Obviously there are other motivations: the desire for financial security, the desire for personal accomplishment, the value of freedom that cannot be taxed, etc. But at the end of the day, what is left over once you have succeeded, and what can lift you up when your goal seems depressingly far away? What has the power to bring you to success, no matter how rocky the road beforehand, and then to sustain you and move you to higher and higher levels once your initial version of success was achieved?

    Betterment of self is the only thing I can think of. For theists, this extends into pursuit of your calling. For atheists, this extends into pursuing your personal version of life fulfillment. But for both, there is benefit in stepping back from the outcome and placing more emphasis on who you are, and who you are becoming. There is real freedom in getting off the outcome based treadmill, and ironically, it lets you enjoy your successes even more than those who are overly attached to results. A millionaire who needs his money to be happy is a slave; a millionaire who can be content with any amount of money is free, and can enjoy his gifts more freely.

    Another benefit of true commitment to betterment of self is that it is more likely to be a true guide than other motivations. Many, if not most, who want to be traders were never meant to be traders. A motivation of greed or fear or boredom can mask that truth, whereas devotion to betterment of self will give you the inspiration to really listen.

    Maybe that inner voice, finally paid attention to, will tell you yes, you were really were meant to be a trader, there is no doubt of it: this is your life's passion, this is where your heart beats, this is who you are. But for many it will reveal a hidden motivation that isn't strong enough to sustain the journey, and a need to pursue a different path. Painful in the short run, but a blessing in the long run.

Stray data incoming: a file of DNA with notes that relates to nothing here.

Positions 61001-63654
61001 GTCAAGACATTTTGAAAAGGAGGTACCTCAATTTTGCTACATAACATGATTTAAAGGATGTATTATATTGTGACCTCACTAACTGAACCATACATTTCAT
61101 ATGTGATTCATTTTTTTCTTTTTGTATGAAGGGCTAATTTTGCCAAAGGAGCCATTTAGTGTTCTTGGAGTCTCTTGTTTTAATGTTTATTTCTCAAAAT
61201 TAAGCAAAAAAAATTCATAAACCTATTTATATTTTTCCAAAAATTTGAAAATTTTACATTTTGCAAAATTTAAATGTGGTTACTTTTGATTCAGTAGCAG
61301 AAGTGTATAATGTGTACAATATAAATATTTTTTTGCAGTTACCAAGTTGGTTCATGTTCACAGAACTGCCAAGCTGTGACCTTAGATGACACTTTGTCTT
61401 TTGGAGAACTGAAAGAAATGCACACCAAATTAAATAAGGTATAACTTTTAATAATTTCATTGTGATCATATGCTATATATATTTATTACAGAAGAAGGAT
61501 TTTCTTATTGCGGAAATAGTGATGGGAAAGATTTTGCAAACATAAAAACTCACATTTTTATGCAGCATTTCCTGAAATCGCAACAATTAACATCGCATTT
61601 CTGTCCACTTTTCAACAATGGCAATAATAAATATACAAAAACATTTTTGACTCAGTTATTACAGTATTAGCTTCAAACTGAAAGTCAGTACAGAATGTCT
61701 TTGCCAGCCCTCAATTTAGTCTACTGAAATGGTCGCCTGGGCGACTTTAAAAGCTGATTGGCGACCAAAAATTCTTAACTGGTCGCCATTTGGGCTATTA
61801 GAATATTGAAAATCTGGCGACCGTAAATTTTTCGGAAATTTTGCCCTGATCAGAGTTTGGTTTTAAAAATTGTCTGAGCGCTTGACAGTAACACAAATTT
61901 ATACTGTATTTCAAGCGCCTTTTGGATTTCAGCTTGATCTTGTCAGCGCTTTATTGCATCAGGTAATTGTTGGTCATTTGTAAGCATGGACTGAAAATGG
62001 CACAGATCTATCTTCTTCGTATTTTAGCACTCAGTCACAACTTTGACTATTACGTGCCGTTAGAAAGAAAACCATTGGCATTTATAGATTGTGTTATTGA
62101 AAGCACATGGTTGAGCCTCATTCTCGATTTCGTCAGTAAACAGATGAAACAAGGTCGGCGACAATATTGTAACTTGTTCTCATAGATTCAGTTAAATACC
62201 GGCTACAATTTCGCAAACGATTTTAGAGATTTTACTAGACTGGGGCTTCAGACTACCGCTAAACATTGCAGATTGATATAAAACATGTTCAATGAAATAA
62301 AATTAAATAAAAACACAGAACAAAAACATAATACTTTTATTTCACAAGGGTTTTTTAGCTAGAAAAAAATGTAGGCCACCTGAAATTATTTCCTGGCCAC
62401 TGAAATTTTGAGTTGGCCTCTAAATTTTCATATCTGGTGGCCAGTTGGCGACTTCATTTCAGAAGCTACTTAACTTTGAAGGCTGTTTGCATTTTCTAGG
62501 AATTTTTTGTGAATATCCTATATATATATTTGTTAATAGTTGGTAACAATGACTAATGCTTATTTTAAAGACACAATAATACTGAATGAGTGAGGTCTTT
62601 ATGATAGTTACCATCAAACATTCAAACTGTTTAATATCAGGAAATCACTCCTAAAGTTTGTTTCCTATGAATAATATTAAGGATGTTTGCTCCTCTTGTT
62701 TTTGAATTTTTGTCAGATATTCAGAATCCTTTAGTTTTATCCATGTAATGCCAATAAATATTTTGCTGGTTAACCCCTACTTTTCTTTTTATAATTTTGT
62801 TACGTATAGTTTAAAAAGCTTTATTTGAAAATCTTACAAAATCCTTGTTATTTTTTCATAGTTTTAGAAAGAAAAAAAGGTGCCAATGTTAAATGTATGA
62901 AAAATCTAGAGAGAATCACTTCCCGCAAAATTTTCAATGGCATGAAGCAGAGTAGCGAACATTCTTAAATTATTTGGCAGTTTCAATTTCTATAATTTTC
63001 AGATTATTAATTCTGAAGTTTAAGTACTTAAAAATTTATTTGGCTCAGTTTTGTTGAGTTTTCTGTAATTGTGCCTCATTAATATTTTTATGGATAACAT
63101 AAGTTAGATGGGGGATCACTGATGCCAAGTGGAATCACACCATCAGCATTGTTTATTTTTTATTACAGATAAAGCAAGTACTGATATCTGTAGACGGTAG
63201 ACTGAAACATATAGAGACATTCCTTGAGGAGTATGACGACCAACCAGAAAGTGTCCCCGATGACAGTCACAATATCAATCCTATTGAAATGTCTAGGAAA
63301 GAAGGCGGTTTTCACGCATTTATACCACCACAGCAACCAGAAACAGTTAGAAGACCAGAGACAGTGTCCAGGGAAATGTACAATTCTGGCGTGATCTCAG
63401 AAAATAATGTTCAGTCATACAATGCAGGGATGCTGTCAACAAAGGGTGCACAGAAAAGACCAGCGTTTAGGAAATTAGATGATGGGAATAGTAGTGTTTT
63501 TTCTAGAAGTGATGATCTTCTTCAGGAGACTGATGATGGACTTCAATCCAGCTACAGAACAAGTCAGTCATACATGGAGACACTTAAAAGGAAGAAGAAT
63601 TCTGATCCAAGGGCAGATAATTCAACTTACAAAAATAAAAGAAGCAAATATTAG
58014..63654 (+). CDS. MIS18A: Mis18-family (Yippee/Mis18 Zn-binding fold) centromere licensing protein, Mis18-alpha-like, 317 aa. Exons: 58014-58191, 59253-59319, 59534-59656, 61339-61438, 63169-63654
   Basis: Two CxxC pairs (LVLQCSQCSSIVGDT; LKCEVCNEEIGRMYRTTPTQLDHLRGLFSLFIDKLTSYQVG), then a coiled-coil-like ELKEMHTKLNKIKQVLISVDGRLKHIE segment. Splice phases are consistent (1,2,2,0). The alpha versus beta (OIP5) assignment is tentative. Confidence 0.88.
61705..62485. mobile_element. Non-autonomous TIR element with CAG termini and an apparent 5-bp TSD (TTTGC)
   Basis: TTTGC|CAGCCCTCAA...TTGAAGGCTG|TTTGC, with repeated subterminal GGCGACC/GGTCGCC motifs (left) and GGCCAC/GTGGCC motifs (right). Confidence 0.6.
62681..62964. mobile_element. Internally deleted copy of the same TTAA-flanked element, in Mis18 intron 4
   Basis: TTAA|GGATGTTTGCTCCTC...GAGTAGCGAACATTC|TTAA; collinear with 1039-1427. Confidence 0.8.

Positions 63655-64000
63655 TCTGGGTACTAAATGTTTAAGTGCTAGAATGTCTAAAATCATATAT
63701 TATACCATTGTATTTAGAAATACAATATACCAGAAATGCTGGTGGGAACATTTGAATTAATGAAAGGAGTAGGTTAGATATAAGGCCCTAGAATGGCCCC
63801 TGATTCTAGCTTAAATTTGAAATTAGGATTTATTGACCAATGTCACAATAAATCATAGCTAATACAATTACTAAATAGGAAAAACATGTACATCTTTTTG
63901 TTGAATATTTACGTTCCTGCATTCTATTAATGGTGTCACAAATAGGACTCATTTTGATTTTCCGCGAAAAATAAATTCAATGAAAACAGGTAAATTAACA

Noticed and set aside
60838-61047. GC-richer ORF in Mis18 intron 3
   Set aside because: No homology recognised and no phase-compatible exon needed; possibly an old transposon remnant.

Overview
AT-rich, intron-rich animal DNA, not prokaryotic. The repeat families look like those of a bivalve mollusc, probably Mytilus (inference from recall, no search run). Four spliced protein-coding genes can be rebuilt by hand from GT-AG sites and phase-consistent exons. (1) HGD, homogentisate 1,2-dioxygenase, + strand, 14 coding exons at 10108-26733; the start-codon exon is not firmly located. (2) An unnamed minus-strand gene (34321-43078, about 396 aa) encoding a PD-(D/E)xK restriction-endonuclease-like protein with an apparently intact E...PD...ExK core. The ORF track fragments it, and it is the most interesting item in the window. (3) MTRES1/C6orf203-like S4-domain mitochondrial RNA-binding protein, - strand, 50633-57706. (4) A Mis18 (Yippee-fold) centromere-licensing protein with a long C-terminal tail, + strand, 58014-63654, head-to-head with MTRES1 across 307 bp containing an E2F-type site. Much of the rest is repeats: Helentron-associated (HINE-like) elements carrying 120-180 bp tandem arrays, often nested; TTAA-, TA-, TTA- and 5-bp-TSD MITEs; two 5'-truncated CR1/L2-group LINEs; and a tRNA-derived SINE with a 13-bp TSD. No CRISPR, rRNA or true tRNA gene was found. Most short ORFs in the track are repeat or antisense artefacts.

Anyway that's it, I just felt like sharing.
  2. Just felt like sharing? What a wise and beautiful post, darkhorse! One of the best things I've read here in years!

    Couldn't agree any more on these thoughts - and that in itself is a rare occassion... :p

    Have you ever looked into the writings and philosophies of the Dalai Lama? The central focus of his spiritual path is actually betterment of one's self, so if you're not already familiar with it, I'd strongly recommend a look! Personally, I am one of his greatest fans.

    Sci :)
  3. What can I say, but congratulations!? And thank you, it makes things a lot clearer for me in the motivation department!
  4. Banjo


    Springtime under the bodhi tree, eh Dark? For me a better way to put it is not in the hierarchical sense of higher or lower, a linear perception, but in terms of the *expansion* of my spirit, that which I will be leaving with when my human time is done. We can't escape playing the cultural game of whichever culture we find ourselves in or survival would be impossible. The circumstances we find ourselves in are the sharpening stone for the sword of the spirit On *moving* day what we take with us is knowledge we have accumulated through experience. If we have gained awareness and spent our human time properly sharpening our sword of knowledge we will have constructed a cleaner pakage of being that will move into the next state of being, ever expanding states of being. Unto thyne own self be true, don't count up your treasures on earth etc and all that.
  5. Dark, it's okay to fail brother! Yes, who you become/are becoming is infinitely more important than "success" or "accomplishment" in trading (or anything). So if trading proves not to be your calling, swim on swimmer, and fulfill your life's purpose.
  6. :confused: